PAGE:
Contemporary Art

How Roy Lichtenstein's 'White Brushstroke I' Ushered in the Pop Art Era

New York
Roy Lichtenstein's 'White Brushstroke I', 1965, is a highlight of Sotheby's upcoming Contemporary Art Evening Auction, which will be held on 29 June.


F rom 1965-66, Roy Lichtenstein completed one of his most iconic series: the Brushstroke paintings. Comprising 15 canvases, the works are considered pivotal masterworks of the Pop Art movement. Today, eight of the 15 works are held in, or promised to such museum collections as the Art Institute of Chicago, Kunsthaus Zürich, Kunstsammlung Nordrhein-Westfalen in Düsseldorf and the Whitney Museum of American Art in New York, among others. This June, one of the few Brushstroke canvases remaining in private hands will feature as a highlight of Sotheby's Contemporary Art Evening Auction: White Brushstroke I.

Roy Lichtenstein, White Brushstroke I, 1965. Estimate $20,000,000 – 30,000,000.

"In 'White Brushstroke I' and other paintings of the period, Lichtenstein implies that painting can be reduced to a sign and that brushstrokes can be the means by which we recognize, not only a style – but content.”
Diane Waldman in: Exh. Cat., New York, Solomon R. Guggenheim Museum, Roy Lichtenstein, 1993, pp. 156-157


Completed in 1965, White Brushstroke I is one of the most striking examples from the artist’s iconic series of Brushstroke paintings. The painting’s provenance is extraordinary: following its debut in the seminal Brushstrokes exhibition at Castelli Gallery in New York in 1965, alongside other key examples from the series, White Brushstroke I was acquired that same year by Irving Blum, the founder of the legendary Ferus Gallery in Los Angeles and Lichtenstein's own West Coast dealer at the time. Following three decades in Blum’s celebrated personal collection, White Brushstroke I was acquired by a major private American collection, and emerges today as an undisputed masterwork of the American Pop era.

On viewing the present work at the debut exhibition in New York, art critic Dave Hickey noted:

“I walked into Leo Castelli’s gallery, and found that Lichtenstein’s paintings had quite literally cleared the air… I can still remember the emptiness of the rooms and the clean, articulate surfaces of the canvases, their ambiance of eloquence without angst, of modernist difficulty without theatrical struggle. I also remember that the paintings looked extremely new, and I have never stopped liking that.”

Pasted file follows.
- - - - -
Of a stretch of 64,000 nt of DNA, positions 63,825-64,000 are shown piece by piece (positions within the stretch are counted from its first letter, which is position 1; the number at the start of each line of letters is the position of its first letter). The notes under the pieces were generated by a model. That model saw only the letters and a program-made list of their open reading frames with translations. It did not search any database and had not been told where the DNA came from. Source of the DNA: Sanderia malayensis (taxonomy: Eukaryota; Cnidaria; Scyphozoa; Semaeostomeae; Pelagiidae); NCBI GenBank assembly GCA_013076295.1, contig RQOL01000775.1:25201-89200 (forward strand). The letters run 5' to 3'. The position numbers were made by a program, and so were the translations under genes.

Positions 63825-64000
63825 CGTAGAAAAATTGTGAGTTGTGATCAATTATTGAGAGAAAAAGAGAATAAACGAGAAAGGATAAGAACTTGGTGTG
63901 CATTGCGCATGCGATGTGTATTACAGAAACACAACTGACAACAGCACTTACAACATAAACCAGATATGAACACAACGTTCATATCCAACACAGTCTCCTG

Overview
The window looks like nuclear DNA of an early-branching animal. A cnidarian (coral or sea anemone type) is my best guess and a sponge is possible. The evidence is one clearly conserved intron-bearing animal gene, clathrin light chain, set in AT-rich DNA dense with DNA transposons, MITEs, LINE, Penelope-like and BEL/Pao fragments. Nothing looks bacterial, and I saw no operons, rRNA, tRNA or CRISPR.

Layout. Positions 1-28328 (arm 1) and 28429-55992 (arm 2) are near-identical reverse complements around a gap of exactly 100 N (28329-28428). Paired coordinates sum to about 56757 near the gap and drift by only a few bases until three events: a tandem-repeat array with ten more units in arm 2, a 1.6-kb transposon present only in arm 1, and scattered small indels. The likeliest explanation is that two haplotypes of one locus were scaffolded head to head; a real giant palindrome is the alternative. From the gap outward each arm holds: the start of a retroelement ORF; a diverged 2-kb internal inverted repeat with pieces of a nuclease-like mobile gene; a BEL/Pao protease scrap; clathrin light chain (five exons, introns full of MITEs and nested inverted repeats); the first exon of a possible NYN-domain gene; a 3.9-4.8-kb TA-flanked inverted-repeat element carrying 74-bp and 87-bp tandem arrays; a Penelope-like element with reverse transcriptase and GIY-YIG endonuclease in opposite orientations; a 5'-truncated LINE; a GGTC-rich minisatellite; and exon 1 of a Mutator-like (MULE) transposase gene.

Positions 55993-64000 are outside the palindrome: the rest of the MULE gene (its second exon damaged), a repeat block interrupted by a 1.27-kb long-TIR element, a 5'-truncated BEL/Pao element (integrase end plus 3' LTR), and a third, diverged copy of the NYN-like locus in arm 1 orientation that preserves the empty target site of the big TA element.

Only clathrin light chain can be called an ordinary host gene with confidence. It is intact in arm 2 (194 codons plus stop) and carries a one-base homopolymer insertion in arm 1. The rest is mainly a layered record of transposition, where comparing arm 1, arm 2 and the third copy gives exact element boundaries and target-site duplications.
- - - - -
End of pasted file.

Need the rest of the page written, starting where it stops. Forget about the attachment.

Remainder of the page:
Dave Hickey in: Exh. Cat., New York, Mitchell-Innes & Nash, 'Roy Lichtenstein Brushstrokes: Four Decades,' 2001
Install of the present work at Castelli Gallery, New York, 1965

Underscoring the significance of the present work, White Brushstroke I has been featured in numerous seminal exhibitions of Lichtenstein’s oeuvre, including both the artist’s early survey at the Solomon R. Guggenheim Museum, New York in 1969 and the major traveling exhibition Roy Lichtenstein, organized by the Solomon R. Guggenheim Museum in 1993.

Bold, brilliant and irreverent, White Brushstroke I and the other Brushstroke paintings mark a pivotal moment in Lichtenstein’s career-long consideration of art about art. Here, for the first time, Lichtenstein turns his questioning gaze on the very act of painting itself. In its conceptual potency and daring simplicity, the present work demonstrates the singular significance of the Brushstrokes paintings within his oeuvre, and represents the ultimate embodiment of Lichtenstein’s pioneering investigation into the form, content and meaning of contemporary art. As Diane Waldman, former Deputy Director and Senior Curator of the Solomon R. Guggenheim Museum, notes:

“Lichtenstein focused on [the Abstract Expressionist’s] brushwork as the signature of a style and used it – as he had done with the signature styles of Cézanne, Picasso, and Mondrian – to address the issue of what characterizes style in art. Is it defined by an artist’s brushstroke? Is it the result of the transmutation of one form into another? Or could it even be determined by an artist’s signature on a common object? Or does it embrace all of these? In 'White Brushstroke I' and other paintings of the period, Lichtenstein implies that painting can be reduced to a sign and that brushstrokes can be the means by which we recognize, not only a style – but content.”
Diane Waldman in: Exh. Cat., New York, Solomon R. Guggenheim Museum, Roy Lichtenstein, 1993, pp. 156-157

Sotheby’s live evening and day auctions of Contemporary and Impressionist & Modern Art, previously scheduled for May, will be held in New York on 29 June. Clients and visitors can expect extra precautions to ensure the safety of our employees and visitors, as well as creative opportunities for those wishing to preview our exhibitions and participate in our auctions – from in-person and virtual appointment viewings to enhanced digital experiences. We will announce a more a detailed schedule in due course, including relevant exhibition plans.

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